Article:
29 June 2017
EU Energy Policy: Impact on European Ports

By Isabelle Ryckbost, Secretary General ESPO
Autumn 2014


Energy is high on the agenda of Europe's decision makers. Half of the candidate Commissioners were claiming the Energy portfolio and the Energy committee in the Parliament was also fi rst on the wish list of many incoming Members of the European Parliament.

Not without reason. First, there is climate change. We all know that to tackle the climate change phenomenon we need to "decarbonise", stop the burning of fossil fuels. This is achievable through shifting to renewable energy sources and pursuing energy efficiency.

Second, there are the delicate geopolitical relations with Russia, the biggest exporter of fossil energy sources in the world, which obliges us to refl ect on our energy supply and indirectly also on our dependency of oil and gas.

Ports have an important role to play in the fi eld of energy. First there is the maritime transport side. And since ports are more than transhipment platforms we should also look at the other transport modes connecting the maritime leg with the hinterland. How can all transport modes respond to the upcoming challenges? But there is more: ports traditionally play an important in importing, exporting, storing and distributing energy. Finally, ports are also home to vast industrial complexes. If those industries are faced with difficult targets as regards energy effi ciency or decarbonisation, this will also affect the ports that host them.

So, it is without saying, that the challenges in the field of energy are, or, should be high on the radar of Europe's ports.

The designation of Sulphur Emission Control Areas (SECAS) in the North and the Baltic Sea will undoubtedly have a great influence on ship fuels. As of 1 January 2015 vessels that sail in SECAs will have to burn fuel with a maximum sulphur content of 0.1%. This will mean a shift from Heavy Fuel Oil (HFO) to compliant Marine Gas Oil (MGO) with an immediate increase in the fuel price of up to 40-45%. Moreover, it is still uncertain if Marine Gas Oil will be available in enough quantities to cover the demand. But there are alternatives. The first is to continue burning heavy fuel oil in combination with exhaust gas cleaning systems, the so called "scrubbers". Here as well it is yet unclear if scrubbers will be allowed in all ports given the impact on other EU environmental legislation, like the Water Framework directive. The other alternative is the use of low sulphur fuels with the most promising being Liquefied Natural Gas (LNG). It is widely expected that 2015 will see a combination of the three main compliance methods in the SECAs.

As a consequence of the new sulphur rules, bunkering facilities will have to adapt to mainly offer MGO and in certain limited cases in the short run LNG to vessels. Moreover, in accordance with the upcoming Directive on alternative fuels infrastructure, a sufficient amount of LNG refuelling points need to be foreseen in Europe's core ports by 2025. European ports will then have to study the most convenient locations for installing LNG bunkering facilities in their areas and to ensure the safety and efficiency of bunkering operations.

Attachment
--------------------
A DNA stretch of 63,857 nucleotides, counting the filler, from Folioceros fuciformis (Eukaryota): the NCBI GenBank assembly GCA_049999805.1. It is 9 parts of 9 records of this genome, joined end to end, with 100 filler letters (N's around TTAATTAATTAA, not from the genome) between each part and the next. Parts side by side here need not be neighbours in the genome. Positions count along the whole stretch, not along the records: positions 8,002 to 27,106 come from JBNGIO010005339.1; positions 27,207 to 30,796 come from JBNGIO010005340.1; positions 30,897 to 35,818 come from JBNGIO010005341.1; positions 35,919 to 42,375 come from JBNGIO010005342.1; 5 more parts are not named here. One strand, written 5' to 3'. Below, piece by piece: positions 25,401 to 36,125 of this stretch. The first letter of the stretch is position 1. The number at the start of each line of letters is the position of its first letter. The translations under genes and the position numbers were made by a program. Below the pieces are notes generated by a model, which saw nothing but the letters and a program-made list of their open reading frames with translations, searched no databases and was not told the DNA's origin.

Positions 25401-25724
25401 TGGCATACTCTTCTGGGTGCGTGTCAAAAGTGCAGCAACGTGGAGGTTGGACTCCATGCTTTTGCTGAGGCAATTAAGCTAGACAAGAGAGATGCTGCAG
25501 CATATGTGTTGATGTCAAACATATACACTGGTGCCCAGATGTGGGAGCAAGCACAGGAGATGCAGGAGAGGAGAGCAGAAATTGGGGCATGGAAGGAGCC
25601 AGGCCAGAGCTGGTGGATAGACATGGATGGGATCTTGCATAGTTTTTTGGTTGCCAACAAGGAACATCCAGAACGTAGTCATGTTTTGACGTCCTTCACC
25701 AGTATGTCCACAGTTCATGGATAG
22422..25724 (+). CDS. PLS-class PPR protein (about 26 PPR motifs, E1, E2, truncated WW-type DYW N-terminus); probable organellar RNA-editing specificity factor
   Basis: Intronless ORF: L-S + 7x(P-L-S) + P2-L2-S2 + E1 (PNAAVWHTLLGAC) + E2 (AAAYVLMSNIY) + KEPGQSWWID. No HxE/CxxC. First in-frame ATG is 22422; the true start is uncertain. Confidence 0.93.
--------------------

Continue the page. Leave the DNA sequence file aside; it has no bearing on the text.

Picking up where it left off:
But apart from the fuel used in shipping, an overall "decarbonised energy policy" will also affect ports in a broader sense. As a matter of fact, more than 35% of all commodities handled in European ports are sources of energy. What if Europe is becoming less oil dependent? Are or can ports play an equally important role in the import, export, storage and distribution of alternative energy? I believe the new energy mix might breathe new life into many ports. Next to the important role ports can take up when it comes to LNG, biomass, European ports can also play an essential role in the development and maintenance of renewable energy sites such as on and off shore wind mill parks, wave energy and tidal energy.

Moreover, as hotspots for Europe's industrial activity, ports will need to monitor their industries and the challenges they are facing to respond to Europe's energy challenges and policy.

Last but not least, ports realise they have to contribute themselves to the decarbonisation process by improving their energy performance. Energy consumption has entered for the first time in the ESPO top-10 environmental priorities in 2009 and gained significance in the last review 2013. ESPO's green guide therefore dedicates a full chapter on energy conservation and climate change. 72% of European ports monitor their energy consumption while that more than half of European ports monitor their carbon footprint (EcoPorts SDM 2014). 57% of ports have a programme to increase energy efficiency (Port environmental review 2009).

To conclude, if energy and energy policy are a priority for the European decision makers, it is certainly also a top priority for European ports. For this reason ESPO will also dedicate its next annual Conference (21-22 May 2015 in Piraeus - Greece) to the theme of energy in ports.